Why did Australia, historically open to overseas capital, turn to restrictive policy in the early 1970s, only to significantly liberalise again from the mid-1980s? Furthermore, why has the regulatory apparatus of Australia's Foreign Investment Review Board (FIRB), established in the illiberal mid-1970s, been little changed over the last four decades, despite a return to relative openness? The paper finds that the initial illiberal turn arose from the changing sectoral and country-of-origin mix of foreign investment, a less liberal domestic and international ideational climate FDI, and from oppositional policy entrepreneurship. Liberalisation followed growing external imbalances, elite neo-liberal ideational change and transformative public leadership. The FIRB mechanism placated populist economic nationalist sentiment while allowing liberal policy in general, yet also tailored to the public and private interest logics of specific investment proposals. Remaining sectoral restrictions reflect both private interest influences and sector-specific public interest sensitivities.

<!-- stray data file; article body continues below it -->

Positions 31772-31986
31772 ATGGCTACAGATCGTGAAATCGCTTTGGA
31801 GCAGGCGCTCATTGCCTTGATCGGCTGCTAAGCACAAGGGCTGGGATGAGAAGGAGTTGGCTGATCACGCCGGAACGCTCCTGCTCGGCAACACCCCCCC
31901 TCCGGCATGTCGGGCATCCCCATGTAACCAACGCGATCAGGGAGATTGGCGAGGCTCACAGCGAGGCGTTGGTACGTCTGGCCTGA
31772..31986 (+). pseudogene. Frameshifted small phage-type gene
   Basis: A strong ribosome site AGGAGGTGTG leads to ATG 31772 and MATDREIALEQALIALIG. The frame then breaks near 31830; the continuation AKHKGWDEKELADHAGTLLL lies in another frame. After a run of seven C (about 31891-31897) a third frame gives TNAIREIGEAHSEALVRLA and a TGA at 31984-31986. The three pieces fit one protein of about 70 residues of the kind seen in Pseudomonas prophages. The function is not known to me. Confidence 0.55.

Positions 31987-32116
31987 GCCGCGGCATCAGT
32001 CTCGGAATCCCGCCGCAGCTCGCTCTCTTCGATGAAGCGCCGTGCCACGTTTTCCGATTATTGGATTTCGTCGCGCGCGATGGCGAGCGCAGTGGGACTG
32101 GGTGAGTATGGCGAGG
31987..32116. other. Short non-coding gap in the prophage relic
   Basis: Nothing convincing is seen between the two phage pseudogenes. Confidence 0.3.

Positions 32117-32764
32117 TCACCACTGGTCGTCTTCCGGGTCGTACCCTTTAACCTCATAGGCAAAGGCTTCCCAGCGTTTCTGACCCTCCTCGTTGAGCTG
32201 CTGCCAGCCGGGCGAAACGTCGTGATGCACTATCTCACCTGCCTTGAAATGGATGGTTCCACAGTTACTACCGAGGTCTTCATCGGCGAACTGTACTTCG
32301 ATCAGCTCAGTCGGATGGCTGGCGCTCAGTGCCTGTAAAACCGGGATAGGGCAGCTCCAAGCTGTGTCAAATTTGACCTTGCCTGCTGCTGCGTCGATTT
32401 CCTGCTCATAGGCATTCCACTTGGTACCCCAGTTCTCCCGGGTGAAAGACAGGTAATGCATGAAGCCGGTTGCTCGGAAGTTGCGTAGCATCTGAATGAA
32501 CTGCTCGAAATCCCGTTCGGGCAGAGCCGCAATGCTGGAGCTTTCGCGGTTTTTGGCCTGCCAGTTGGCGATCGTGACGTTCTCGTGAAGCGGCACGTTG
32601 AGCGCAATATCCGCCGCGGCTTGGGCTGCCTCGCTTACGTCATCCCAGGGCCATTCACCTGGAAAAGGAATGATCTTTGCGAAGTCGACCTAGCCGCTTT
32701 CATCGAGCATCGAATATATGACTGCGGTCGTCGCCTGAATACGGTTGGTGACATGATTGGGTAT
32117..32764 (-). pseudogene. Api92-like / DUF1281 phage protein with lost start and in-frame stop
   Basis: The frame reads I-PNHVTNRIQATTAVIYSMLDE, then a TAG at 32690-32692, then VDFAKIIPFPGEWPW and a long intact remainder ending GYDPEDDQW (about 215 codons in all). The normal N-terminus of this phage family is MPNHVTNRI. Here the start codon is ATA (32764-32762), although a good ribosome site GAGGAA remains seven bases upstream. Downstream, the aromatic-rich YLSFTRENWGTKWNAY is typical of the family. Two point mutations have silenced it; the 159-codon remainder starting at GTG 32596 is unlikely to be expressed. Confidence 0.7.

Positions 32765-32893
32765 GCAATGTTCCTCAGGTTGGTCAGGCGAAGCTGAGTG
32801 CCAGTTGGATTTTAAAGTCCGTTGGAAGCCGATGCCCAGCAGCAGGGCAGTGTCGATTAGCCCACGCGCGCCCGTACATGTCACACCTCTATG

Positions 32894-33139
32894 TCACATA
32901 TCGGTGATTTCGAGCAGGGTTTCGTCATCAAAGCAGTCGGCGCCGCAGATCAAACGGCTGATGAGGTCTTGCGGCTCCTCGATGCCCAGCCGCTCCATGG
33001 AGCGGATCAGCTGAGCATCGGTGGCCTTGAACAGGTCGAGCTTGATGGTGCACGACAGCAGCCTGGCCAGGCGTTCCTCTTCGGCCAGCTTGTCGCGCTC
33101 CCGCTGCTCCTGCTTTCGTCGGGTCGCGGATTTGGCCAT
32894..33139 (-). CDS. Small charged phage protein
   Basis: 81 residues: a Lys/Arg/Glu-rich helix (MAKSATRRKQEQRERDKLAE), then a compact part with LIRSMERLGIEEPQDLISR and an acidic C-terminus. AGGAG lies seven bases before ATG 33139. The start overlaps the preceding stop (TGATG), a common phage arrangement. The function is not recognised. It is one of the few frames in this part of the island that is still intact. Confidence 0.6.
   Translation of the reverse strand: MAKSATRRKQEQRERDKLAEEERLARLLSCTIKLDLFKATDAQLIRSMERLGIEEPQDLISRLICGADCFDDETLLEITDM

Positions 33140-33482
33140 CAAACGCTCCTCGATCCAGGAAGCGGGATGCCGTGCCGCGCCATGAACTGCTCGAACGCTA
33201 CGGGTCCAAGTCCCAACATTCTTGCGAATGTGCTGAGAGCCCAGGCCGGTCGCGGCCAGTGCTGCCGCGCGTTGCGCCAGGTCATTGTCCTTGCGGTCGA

- Economic nationalism
- Foreign direct investment
- Political economy
ASJC Scopus subject areas
- Sociology and Political Science
- Political Science and International Relations
- Public Administration